New Hamas policy document is just a small facelift
Analysis: While the Islamist organization has finally erased the call to destroy Israel, it is vowing to never give up the armed struggle against the occupation, ‘in all ways and means.’ In other words, we are not rid of suicide bombers, stabbings, explosive devices, tunnels, rockets and abductions.
It’s important to admit that these talks yielded very little on the ground. Their advantage is in deepening the understandings of what bothers Israel and what annoys (but who cares?) the other side.
One cannot ignore the cynical timing in which Hamas presented its “document of principles and general policies.” It hit us (although unsurprisingly) in the transition between Memorial Day and Independence Day. It hit Palestinian President Mahmoud Abbas (who had prior knowledge of it) on his way to a meeting with US President Donald Trump at the White House. And let’s not forget the Palestinian prisoners’ hunger strike led by Marwan Barghouti, who is seeking to replace 83-year-old Abbas as Palestinian Authority president, when the latter decides to step down or no longer exists. It is also the last political move—barring any surprises—of Hamas’ secretary-general, Khaled Mashal, who is supposed to retire.
Hamas worked on this document for at least three years, consulting jurists, the military wing in Gaza, Hamas veterans abroad (Moussa Abu Marzouk) and the movement’s philosopher (Azzam Tamimi in London, who is unhappy with the end result). The top Hamas prisoners in our jails offered their two cents as well from behind the bars. Delving into the 42 sections of the document, one can detect quite easily the power struggles and serious differences of opinion between the Hamas in Gaza and the Hamas outside the strip, which is even more radical.
No matter how we look at it, the original Hamas Charter has undergone a mini facelift: Hamas is finally erasing the call to destroy Israel, but is vowing at the same time to never give up the armed struggle against the occupation, “in all ways and means.” This means we are not rid of suicide bombers, stabbings, explosive devices, tunnels, rockets and abductions. Only a week ago, I received an email with a repulsive Hamas propaganda video—a sort of punch in the stomach—about the Israeli MIAs, which our media chose to ignore, and rightfully so.
The updated document has two new aspects: For the first time, Hamas is calling for the establishment of a Palestinian state within the 1967 borders. This means that the dreams about “the great Palestine” have disappeared—the document demands an independent Palestinian state, led by Hamas, in all the West Bank and the Gaza Strip with east Jerusalem as its capital. This also means, without mentioning the explicit name, that Hamas is coming to terms with the idea of “another state,” Israel, as its close neighbor. Unlike Abbas’ PA, however, Hamas is first of all demanding the liberation of all occupied territories, through its own methods, without giving up an inch and without agreeing to a land swap.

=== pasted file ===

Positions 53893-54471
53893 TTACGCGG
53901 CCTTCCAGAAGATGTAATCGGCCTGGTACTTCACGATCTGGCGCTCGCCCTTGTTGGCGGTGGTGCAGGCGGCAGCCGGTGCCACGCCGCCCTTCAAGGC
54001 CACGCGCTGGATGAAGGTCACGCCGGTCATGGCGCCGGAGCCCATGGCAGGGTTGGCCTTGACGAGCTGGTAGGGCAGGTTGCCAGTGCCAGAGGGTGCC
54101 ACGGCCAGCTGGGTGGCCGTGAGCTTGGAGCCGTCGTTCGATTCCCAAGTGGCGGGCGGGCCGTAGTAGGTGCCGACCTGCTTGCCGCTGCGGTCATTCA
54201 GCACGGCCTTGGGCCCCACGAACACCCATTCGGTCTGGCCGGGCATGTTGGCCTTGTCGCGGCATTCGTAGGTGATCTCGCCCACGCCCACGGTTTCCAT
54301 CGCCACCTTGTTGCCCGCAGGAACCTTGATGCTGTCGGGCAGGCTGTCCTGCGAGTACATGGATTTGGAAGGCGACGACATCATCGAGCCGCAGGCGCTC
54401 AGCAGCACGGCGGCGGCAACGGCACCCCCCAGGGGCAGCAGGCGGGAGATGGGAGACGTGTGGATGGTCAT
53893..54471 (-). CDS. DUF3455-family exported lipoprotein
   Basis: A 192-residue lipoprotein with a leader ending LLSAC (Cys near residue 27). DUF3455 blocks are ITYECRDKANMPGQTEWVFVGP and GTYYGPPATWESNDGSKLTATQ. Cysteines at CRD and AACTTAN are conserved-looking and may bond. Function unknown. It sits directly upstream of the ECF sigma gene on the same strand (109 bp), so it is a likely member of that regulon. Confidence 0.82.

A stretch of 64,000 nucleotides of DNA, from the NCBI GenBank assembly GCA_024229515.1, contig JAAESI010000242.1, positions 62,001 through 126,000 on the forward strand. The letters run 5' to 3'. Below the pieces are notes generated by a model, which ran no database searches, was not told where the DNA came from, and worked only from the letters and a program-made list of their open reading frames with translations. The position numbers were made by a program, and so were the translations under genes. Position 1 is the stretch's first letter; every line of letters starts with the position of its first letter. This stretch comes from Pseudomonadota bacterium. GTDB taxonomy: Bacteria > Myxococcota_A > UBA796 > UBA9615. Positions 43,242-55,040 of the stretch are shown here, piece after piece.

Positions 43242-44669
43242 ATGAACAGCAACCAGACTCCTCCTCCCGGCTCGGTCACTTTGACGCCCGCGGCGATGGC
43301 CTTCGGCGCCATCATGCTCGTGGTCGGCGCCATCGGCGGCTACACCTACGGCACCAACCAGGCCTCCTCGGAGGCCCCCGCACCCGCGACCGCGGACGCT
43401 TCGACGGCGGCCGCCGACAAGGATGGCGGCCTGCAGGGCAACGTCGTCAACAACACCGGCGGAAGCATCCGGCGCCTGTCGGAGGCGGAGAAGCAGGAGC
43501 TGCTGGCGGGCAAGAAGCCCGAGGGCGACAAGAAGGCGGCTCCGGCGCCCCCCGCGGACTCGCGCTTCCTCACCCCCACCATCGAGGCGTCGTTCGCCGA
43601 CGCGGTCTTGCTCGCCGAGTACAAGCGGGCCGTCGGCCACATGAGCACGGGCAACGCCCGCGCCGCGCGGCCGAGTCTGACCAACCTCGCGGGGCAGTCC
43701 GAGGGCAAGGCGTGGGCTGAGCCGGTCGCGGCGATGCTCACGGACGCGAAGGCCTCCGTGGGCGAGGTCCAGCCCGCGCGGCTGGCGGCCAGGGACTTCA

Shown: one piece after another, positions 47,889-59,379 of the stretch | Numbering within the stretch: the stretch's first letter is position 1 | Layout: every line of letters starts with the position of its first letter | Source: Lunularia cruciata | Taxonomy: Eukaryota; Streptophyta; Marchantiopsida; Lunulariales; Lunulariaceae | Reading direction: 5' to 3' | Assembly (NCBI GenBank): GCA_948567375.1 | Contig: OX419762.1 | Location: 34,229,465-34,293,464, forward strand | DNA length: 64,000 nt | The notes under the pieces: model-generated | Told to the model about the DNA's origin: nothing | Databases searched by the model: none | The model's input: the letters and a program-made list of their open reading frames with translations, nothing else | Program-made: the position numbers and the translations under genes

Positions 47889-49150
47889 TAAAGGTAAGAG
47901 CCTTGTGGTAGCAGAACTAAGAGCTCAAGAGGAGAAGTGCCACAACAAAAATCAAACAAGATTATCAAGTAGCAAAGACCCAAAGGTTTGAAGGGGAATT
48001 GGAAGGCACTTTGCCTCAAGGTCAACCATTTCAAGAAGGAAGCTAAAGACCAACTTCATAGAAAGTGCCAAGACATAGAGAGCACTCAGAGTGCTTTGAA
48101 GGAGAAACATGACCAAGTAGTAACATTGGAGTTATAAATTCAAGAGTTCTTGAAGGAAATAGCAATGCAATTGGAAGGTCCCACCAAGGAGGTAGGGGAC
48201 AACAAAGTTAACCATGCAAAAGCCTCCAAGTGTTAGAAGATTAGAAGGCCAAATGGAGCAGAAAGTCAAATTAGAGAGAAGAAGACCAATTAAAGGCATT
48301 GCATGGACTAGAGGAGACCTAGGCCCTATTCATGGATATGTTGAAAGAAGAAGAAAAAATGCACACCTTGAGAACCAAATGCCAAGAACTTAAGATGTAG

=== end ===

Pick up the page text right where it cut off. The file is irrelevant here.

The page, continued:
The Hamas leadership is using the new document as part of its effort to rid itself of the label of a terror organization. They are shaking off their ties to the mother movement, the Muslim Brotherhood, and promising Egypt and Jordan “not to intervene in the matters of other countries.” For this reason, they are also announcing that Hamas has nothing against the Jews and Judaism, but only against “the Zionist occupation.”
Moreover, Mashal and his group are slyly indicating to Trump and the European Union: Take us. You and we know that Abbas is done and that Hamas is more popular among Palestinians more than the corrupt Fatah. Give us the opportunity we deserve, because we are “the national movement for liberation,” while Abbas is cutting salaries and has stopped funding Gaza electricity because he has lost power.
If we could address the “document of principles” as a starting point, continue the discreet dialogue and put changes into it, we would be able to blur the long accounts waiting to be settled with Hamas and march together toward the dawn of a new day. But Hamas is a stubborn ideological movement, which has vowed to never recognize Israel, to continue the violence and not to give up an inch. I take their word for it.